3,000 rooms in his estates and mansions, 8,000 acres (32 km2) of land, 42 bank branches, 75 pawnbroker branches, 60,000 taels of pure gold, 100 large ingots of pure gold, (1,000 taels each), 56,600 medium silver ingots, (100 taels each), 9,000,000 small silver ingots, (10 taels each), 58,000 livres/pounds of foreign currency, 1,500,000 copper coins, 600 lb of top-quality Jilin ginseng, 1,200 jade charms, 230 pearl bracelets (each pearl comparable in size to large cherries or longans), 10 large pearls (each the size of apricots), 10 large ruby crystals, 40 large sapphire crystals, 40 tablefuls of solid-silver eating utensils, (serves 10 per table), 40 tablefuls of solid-gold eating utensils, (serves 10 per table), 11 coral rocks (each over a metre in height), 14,300 bolts of fine silk, 20,000 sheets of fine sheep-fur wool, 550 fox hides, 850 raccoon dog hides, 56,000 sheep and cattle hides of varying thickness, 7,000 sets of fine clothing (for all four seasons), 361,000 bronze and tin vases and vessels, 100,000 porcelain vessels made by famous masters, 24 highly decorative solid-gold beds (each with eight different types of inlaid gemstones), 460 top-quality European clocks, 606 servants, 600 women in his harem.
His total property was ultimately estimated at around 1,100 million taels of silver, reputedly estimated to be an amount equivalent to the imperial revenue of the Qing government for 15 years. In his chief butler Liu Quan's quarters, a large quantity of treasures including 240,000 silver taels were also discovered. The Jiaqing Emperor charged Heshen with 20 crimes, of which "defiance of imperial supremacy" and "power transcendence" accounted for half.
The influence of Heshen however did not end with his death, as corruption continued to spread through different levels in and out of the capital, among both civil and military personnel. Bannermen developed habits that made them useless as a military force. The Chinese Green Standard Army was beset with irregular practice and had lost much of its fighting spirit shown in the early Qing Dynasty. The habits of luxury and big spending led to moral degradation and the general decline of the dynasty. The Qianlong Emperor's Ten Great Campaigns were completed at the cost of 120 million taels, against an annual revenue of some 40 million taels. The result of these massive spendings and increasing trend towards luxury set the path towards financial instability within the later part of the Qing Dynasty.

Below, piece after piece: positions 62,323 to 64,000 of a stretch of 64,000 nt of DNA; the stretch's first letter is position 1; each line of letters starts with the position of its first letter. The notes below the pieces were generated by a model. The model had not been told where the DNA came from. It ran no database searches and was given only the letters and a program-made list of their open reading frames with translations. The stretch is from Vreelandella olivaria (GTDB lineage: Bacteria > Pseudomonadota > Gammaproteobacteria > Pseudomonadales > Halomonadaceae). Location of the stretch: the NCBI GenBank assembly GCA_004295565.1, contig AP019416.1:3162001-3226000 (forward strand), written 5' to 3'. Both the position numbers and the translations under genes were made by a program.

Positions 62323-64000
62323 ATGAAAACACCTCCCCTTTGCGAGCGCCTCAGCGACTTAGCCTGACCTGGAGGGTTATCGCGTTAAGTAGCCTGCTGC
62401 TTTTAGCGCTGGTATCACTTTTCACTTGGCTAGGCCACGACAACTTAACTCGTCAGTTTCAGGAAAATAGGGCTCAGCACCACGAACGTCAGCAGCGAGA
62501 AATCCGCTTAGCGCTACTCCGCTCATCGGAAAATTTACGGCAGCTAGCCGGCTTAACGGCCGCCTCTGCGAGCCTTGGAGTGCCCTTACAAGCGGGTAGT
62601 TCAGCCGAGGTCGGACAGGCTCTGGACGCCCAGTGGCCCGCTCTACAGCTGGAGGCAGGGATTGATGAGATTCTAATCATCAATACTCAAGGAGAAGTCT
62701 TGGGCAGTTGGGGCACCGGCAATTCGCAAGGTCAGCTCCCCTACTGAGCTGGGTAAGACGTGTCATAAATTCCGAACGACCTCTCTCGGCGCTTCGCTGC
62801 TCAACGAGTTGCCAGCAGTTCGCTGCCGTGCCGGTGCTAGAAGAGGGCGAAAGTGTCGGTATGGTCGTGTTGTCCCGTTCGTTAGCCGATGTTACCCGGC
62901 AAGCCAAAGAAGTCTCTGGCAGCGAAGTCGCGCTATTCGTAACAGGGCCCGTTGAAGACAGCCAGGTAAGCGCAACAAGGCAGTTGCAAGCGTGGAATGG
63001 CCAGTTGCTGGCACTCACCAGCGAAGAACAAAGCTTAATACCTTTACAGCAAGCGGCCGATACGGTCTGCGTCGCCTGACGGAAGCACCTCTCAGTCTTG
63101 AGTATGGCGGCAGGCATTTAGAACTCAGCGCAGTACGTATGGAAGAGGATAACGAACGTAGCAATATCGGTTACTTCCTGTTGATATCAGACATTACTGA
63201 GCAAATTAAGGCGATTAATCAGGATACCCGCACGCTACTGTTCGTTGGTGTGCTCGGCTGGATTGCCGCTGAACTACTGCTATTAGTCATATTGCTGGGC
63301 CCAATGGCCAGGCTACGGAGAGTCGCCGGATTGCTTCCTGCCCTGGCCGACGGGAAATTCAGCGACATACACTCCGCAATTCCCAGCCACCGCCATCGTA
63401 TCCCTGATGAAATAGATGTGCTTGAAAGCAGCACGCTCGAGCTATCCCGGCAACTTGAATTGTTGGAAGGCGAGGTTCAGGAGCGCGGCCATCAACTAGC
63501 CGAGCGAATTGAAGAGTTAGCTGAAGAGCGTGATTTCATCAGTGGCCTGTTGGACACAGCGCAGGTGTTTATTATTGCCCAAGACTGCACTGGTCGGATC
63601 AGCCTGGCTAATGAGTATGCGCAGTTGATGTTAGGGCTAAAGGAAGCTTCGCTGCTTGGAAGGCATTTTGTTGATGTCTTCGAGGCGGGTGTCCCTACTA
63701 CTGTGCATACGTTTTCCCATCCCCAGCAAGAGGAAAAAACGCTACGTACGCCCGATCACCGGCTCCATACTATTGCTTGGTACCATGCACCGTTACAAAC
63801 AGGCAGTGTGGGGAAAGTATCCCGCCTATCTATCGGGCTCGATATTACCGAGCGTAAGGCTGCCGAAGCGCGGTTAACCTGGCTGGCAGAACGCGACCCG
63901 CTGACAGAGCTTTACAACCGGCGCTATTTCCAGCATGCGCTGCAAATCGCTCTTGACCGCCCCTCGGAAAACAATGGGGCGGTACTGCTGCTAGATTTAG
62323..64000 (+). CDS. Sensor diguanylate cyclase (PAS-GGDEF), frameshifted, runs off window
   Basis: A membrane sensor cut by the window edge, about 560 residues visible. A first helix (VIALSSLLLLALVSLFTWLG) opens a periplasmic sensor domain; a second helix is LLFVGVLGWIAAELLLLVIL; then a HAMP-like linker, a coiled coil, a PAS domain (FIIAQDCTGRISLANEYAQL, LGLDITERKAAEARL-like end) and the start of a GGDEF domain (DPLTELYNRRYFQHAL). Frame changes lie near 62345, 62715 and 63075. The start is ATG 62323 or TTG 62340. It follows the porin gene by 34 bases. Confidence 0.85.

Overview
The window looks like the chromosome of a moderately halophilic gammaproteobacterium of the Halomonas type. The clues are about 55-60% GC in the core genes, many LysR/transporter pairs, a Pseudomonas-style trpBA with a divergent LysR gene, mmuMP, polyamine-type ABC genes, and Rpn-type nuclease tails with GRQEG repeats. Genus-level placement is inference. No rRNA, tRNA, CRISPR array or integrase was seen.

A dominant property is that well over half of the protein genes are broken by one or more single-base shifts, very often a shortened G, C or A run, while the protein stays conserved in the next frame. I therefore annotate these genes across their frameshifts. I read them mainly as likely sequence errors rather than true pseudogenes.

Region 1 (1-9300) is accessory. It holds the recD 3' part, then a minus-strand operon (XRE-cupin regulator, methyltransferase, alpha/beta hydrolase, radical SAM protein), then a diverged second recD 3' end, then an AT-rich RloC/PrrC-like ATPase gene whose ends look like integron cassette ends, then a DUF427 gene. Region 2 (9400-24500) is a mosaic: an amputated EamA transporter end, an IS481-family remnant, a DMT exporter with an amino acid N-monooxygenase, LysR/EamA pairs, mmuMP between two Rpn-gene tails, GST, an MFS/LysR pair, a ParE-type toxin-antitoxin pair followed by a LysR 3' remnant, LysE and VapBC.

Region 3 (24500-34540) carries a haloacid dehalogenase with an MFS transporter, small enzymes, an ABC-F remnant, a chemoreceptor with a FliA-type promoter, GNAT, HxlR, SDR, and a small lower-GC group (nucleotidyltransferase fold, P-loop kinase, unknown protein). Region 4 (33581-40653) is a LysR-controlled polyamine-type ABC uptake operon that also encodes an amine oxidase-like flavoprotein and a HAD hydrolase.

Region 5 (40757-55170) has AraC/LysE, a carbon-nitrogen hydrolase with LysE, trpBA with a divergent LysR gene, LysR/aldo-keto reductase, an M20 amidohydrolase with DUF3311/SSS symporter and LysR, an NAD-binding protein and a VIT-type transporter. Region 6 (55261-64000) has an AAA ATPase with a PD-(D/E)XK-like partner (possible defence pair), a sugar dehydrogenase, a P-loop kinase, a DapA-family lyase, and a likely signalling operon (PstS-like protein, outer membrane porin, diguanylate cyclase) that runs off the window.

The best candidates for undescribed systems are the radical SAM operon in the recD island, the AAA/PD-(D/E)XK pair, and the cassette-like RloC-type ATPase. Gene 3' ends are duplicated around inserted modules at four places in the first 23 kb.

Heshen in popular cultureEdit
For more than two hundred years, and right through to the present, Heshen has been a stock villain role in theatrical, film and television productions. Chinese actors Wang Gang and Chen Rui are among the best known persons who have portrayed Heshen on screen: the former gave the character of Heshen a comical touch with his plump figure; the latter, who played Heshen in the 2003 television series Qianlong Dynasty, was said to resemble the historical Heshen more closely as compared to Wang Gang.
Alternative views on HeshenEdit
The widespread view of Heshen as a corrupt official most likely originated from Qing Dynasty historical records, and only the Qing emperor had the authority to determine what content was to be kept in the documents, presenting a possible case of bias against Heshen.
The alternative argument states that whatever the emperor dictates becomes the content of the records. The many official positions held by Heshen could have posed a threat to the authority of the Jiaqing Emperor, and produced a sense of jealousy to his power and influence over the imperial court, as well as the more legitimate threat to the emperor. Whether Heshen was an honest official that worked for the empire did not matter to the emperor, because Heshen still held a prominent position. It is uncertain whether Heshen yielded significant respect from the other officials during the Qianlong Emperor's reign or the administrations simply feared his power. The Jiaqing Emperor, whether acting from the threat of Heshen's overarching influence over the court or from jealousy, with the influence of other officials who disliked Heshen, could have brought charges against Heshen through legal pretexts that would condemn him to a death sentence.
It is argued[by whom?] that the majority of Heshen's wealth were originally from gifts of the Qianlong Emperor, not from money siphoned by corrupt actions.
Former residence of Heshen in BeijingEdit
Several decades after Heshen's death, his former residence was later given to Prince Gong as the latter's official residence. The estate, known as the Prince Gong Mansion, is now preserved as a museum and a tourist attraction. It is located at 17 Qianhai Road West in Beijing.
- Maternal great-grandfather
- A La Na (阿喇納), Deputy General, Count of the Third Rank (副將軍三等伯)
- Maternal grandfather
- Maternal grandmother
- Lady Lingiya (劉佳氏)
- Changbao (常保), Banner vice-commander of Fujian (福建副都统)
- Lady Wumi (伍彌氏)
- Younger brother
- Helin (和琳) (26 August 1753 - 28 September 1796), father of Fengshen Yimian and two daughters
- Younger sister-in-law
- Lady Tatara (他他拉氏), daughter of Sulinga (蘇凌阿), mother of Fengshen Yimian
- Fengshen Yimian (豐紳宜綿) (1755 - 1813)
- Two daughters of Helin
- Feng Jiwen (馮霽雯), granddaughter of Feng Yinglian (馮英廉); mother of Fengšeninde, Heshen's second son, and Heshen's three daughters
- Lady Chang (長氏)
- Fengšeninde (豐紳殷德) (18 February 1775 - May 1810), married Gurun Princess Hexiao (固倫和孝公主)
- second son (1794-?)
- Three daughters
- Hummel, Arthur William, ed. Eminent Chinese of the Ch'ing Period (1644-1912). 2 vols. Washington: United States Government Printing Office, 1943.